Are they planning to take up photography again? Maybe when they are free? Maybe when they retire?  Maybe they wouldn’t want to admit with the buyer that they resigned from their hobby because they found it too difficult?

I don’t know.


I want you to list down all the reasons that you think make these wannabe photographers let their once-found passion slip off, in your comments.

Maybe I will find some answers from you. Maybe it’ll give me a real insight. Maybe your answers will inspire me. Who knows?


There’s a pleasant surprise for you. I have been working on a short and sweet eBook about a secret to getting best results in post-processing that I uncovered while I was teaching one of my photography workshop students.

It’ll be the first in the series of eBooks that I will be writing to change the way I taught photography (for good :)). I hope you’ll appreciate it once you get your hands on it. Don’t worry; it’s not expensive. In fact, you wouldn’t care about the price.

I am all set to release it in a week or so. It’ll be sold exclusively on Amazon. I am super excited this time as it’s something that I have never done before.

Here’s the FIRST LOOK at my upcoming eBook “The Strangest Secret: Unlock the Secret to Post-Processing Your Images Like Never Before“:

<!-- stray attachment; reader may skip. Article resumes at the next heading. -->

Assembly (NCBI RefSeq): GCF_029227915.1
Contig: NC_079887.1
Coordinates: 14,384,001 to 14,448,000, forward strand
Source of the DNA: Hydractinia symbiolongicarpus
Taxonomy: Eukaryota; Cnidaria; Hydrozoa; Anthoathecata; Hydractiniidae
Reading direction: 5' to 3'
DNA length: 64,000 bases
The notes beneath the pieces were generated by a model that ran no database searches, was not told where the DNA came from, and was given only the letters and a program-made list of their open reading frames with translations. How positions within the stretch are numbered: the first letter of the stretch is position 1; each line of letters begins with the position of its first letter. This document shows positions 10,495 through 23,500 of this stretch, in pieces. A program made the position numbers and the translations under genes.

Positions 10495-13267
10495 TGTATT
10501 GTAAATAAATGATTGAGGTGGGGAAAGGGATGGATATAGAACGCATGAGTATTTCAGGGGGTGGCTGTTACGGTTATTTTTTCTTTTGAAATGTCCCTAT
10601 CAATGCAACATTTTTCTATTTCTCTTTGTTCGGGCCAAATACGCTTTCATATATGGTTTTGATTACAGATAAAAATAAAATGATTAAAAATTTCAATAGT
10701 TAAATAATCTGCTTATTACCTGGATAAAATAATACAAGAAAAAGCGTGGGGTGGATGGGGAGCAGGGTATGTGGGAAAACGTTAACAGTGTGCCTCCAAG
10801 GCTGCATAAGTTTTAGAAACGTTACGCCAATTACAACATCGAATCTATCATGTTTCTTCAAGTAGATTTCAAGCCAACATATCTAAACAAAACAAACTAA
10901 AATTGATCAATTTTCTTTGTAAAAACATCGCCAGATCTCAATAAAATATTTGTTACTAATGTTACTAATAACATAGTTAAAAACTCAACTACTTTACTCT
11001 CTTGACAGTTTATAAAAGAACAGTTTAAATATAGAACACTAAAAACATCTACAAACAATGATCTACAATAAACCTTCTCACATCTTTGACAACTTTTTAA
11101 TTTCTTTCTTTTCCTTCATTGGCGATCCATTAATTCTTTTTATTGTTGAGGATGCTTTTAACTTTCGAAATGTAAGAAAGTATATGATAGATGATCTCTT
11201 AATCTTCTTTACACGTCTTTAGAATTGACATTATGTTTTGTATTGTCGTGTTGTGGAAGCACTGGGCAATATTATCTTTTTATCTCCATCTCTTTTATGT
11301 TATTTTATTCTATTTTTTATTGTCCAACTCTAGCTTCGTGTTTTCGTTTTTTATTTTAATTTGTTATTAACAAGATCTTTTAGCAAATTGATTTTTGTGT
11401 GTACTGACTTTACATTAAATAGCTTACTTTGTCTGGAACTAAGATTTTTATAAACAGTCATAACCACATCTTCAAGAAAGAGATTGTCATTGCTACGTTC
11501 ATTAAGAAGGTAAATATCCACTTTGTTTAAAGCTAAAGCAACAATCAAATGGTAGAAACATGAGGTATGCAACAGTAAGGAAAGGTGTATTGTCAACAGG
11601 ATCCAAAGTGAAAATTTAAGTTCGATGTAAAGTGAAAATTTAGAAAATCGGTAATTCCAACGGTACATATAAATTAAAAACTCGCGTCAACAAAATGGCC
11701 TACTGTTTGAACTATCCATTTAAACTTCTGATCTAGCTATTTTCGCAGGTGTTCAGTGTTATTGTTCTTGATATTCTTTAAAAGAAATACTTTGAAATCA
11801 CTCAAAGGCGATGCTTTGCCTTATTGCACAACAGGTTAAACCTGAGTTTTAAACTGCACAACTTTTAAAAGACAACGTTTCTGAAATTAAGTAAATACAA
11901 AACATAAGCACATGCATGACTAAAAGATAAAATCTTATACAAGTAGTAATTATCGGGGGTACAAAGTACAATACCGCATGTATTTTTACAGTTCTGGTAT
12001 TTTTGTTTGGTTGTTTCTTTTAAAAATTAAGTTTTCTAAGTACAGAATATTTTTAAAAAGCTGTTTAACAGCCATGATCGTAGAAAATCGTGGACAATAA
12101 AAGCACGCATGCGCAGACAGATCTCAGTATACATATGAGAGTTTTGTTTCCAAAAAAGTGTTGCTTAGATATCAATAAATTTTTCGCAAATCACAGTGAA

The Strangest Secret: Post-Processing eBook/Book. How to approach post-processing. A Book/eBook by Prathap.

BTW, I have last 3 spots open for my Ganeshgudi Photography Workshop that’ll be held this October 25-29th. Let me know if you would like to join, or any of your friends would like to join.

I’ll be looking forward to your comments about why some people turn their DLSR into a showpiece.

Talk soon. Have fun.



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Prathap is a professional nature photographer and founder of Nature Photography Simplified blog. He aims to simplify every photography concept to help beginners and amateur photographers.

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This Post Has 19 Comments
  1. One reason might be its much more difficult to learn to use than they thought it would be. Secondly, most people don’t know a really good photographer that can help them learn and if they did most photographers are too busy to help. Thirdly learning photography takes a huge commitment and people aren’t willing to do what it takes to learn.

  2. Another reason would be the weight of a DSLR and it’s size. It does not fit into a pocket or purse – size and weight making it too bulky.

    1. Hi Micheal, Thanks for sharing the insights. Yes, I have heard many people saying it. In fact, in the initial years, I think most of us might feel the weight until the passion takes over 🙂